Bull Terriers are considered to be the ultimate kids in the world of dogs. Energetic and entertaining, this particular breed can easily pull off the role of a clown. While others are big fans of the Pitbull or American Bully, many still prefer Bull Terriers for many good reasons.
History of the Bull Terrier
The origin of Bull Terriers goes as far back as the 1800s, in that era when bull-baiting was a very famous sport, and fans of the sport wanted to have a dog that can have a more fierce attack compared to the existing ones. This is what inspired them to start the journey to create the Bull Terrier through mixing the breed of Bulldog with the Spanish Pointers and Old English Terriers, which then resulted to the Bull Terrier that everyone is familiar with today. Contrary to popular belief, Bull Terriers did not really become great fighters at all. Thus, the amazing popularity of the breed swayed the original goal in mind of its creators.
An English dog dealer by the name of James Hinks was the man behind the creation of the adorable breed. He was the one who bred the White Cavalier, as what Bull Terriers were called back then. These dogs became extremely fashionable pets for all the nobles. After some time, however, after being crossed with the brindle Staffordshire, colored variations of the Bull Terriers also came to life and enjoyed a remarkable prominence.
As an alternative to the supposed main role of Bull Terriers, the breed was the used in other fields. They became herders, ratters, watchdogs, and guards. Not long after that, Miniature Bull Terrier also came to the spotlight. While these are considered as two different, there have been debates if they should be known as a single breed instead of different sizes or as two separate breeds. When it comes to character, they are cheerful, daring, robust and energetic dogs.
According to the AKC standard for the breed, considering their muscular breed, Bull Terriers may appear unapproachable. But in reality, they are actually very friendly dogs with a fun-loving and sweet disposition. They are also famous for agility, show and obedience rings. The Bull Terrier is a medium-sized and strong dog with extremely large heads of oval shape. Their small eyes are also unique with their triangular shape but are often described to be piercing.
The coat of the Bull Terrier is shiny, flat and short with a hard texture. Bull Terriers come in two varieties, namely colored and white. It’s White variety usually has markings on the head but cannot be found in other parts of the body. Meanwhile, the Colored Bull Terriers come in white, fawn, red, black brindle, brindle or tricolor.
The Bull Terrier is available in an extensive array of sizes which can range from 35 pounds to as much as 75 pounds. In general, the males can weigh around 55 to 65 pounds while females are at 45 to 55 pounds. This breed stands around 21 to 22 inches at the shoulder point.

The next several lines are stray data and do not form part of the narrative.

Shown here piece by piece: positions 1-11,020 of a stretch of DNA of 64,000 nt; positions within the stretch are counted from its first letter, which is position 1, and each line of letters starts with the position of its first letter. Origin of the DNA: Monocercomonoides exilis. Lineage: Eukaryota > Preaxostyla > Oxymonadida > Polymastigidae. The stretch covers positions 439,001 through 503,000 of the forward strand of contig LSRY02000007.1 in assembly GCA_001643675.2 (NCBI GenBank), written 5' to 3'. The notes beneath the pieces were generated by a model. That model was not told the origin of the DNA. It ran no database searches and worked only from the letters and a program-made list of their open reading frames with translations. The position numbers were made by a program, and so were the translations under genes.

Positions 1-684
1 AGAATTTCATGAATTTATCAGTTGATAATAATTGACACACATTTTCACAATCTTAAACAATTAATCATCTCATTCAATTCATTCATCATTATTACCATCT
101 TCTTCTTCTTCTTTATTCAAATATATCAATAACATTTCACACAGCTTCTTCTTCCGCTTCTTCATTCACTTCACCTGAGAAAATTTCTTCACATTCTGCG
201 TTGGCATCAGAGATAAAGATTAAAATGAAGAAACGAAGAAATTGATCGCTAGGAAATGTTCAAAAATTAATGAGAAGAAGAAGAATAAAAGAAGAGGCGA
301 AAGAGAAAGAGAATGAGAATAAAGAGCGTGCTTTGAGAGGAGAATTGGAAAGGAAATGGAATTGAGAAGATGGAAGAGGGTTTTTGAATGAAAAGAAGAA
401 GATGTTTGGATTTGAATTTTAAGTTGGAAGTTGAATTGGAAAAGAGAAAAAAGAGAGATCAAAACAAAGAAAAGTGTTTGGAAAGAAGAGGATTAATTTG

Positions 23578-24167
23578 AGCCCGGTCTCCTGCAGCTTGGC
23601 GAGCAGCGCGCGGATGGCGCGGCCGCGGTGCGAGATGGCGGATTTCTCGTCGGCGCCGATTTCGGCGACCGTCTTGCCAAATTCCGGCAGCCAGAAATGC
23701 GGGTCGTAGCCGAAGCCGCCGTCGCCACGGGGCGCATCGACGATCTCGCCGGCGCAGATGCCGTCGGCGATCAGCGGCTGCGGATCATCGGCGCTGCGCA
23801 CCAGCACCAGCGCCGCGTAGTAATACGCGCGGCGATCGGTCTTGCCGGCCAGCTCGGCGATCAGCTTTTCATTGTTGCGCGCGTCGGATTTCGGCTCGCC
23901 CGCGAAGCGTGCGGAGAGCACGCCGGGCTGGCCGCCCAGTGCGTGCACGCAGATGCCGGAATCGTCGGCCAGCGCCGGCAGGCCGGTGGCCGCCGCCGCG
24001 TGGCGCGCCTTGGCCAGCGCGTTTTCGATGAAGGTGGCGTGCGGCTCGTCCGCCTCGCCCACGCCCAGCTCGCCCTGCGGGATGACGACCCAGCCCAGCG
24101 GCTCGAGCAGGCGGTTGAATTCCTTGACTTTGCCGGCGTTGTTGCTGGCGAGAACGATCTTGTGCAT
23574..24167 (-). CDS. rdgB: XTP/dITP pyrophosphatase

The Amazing Personality of Bull Terrier
Not a breed that will be willing to take the backseat to anything or anyone, the Bull Terrier is a feisty and friendly extrovert who is always more than ready for a great time and will still be happy to see its owner. It is entirely not normal to see a Bull Terrier who feels shy and backs away from the sight of humans.
This particular breed is also best described as full of fire and courageous. These are both excellent traits although these can also veer into a disagreeable category when the dog is allowed to be jealous or possessive. With no socialization and training early on its life, which includes exposure to dogs and other kinds of animals, a Bull Terrier can become a potentially aggressive enemy of other animals. But when it comes to people, this breed has a very sweet disposition. The only disadvantage is that they can be tail chasers, barkers, and chewers, not to mention that it can be a challenge to housetrain them.
As mentioned earlier, Bull Terrier was originally bred to fight. Crossing a Bulldog and a Terrier produced a breed with tenacity, strength, and fearlessness which made them natural gladiators. Good thing that the fighting branches of the family tree of the breed have long withered away and the contemporary breed is a loyal, loving clown of a dog that can be an ideal companion for families with active lifestyles. They love to be with people and want to be part of every family activity, whether it is a romp in the park, a stroll around the neighborhood or a ride in the car.
Bull Terrier Temperament
Bull Terrier can be active, fun loving and clownish most of the time. The breed is an obedient, loyal and polite one and has the tendency to become courageous and fearless to protect their owners. Bull Terriers require a firm and consistent leadership with some level of affection thrown in for them to be a happy family pet.
This dog can also be fond of grown-up kids and might be too energetic for the little ones. The breed also needs daily exercise, fair but firm rules inside the home and a meek owner is a big no-no. Without clear leadership, these dogs can be extremely possessive, can get quite jealous or join in quarrels inside the house. They also need plenty of structure, or you risk them into becoming destructive. Puppies of the breed have to be properly socialized so that it will not be too aggressive with other dogs or pets. It is also not recommended for this breed to love with non-canine pets. Again, the breed can be a bit hard to train.
Most of its aggression has been bred out of Bull Terrier, and they are now very affectionate and loving dogs. This dog becomes attached to its human family and likes to be with them always. Bull Terriers will suffer once they are away from their human family for a long period of time. This dog is also very playful and loves being with kids. However, its exuberance is too much for small kids.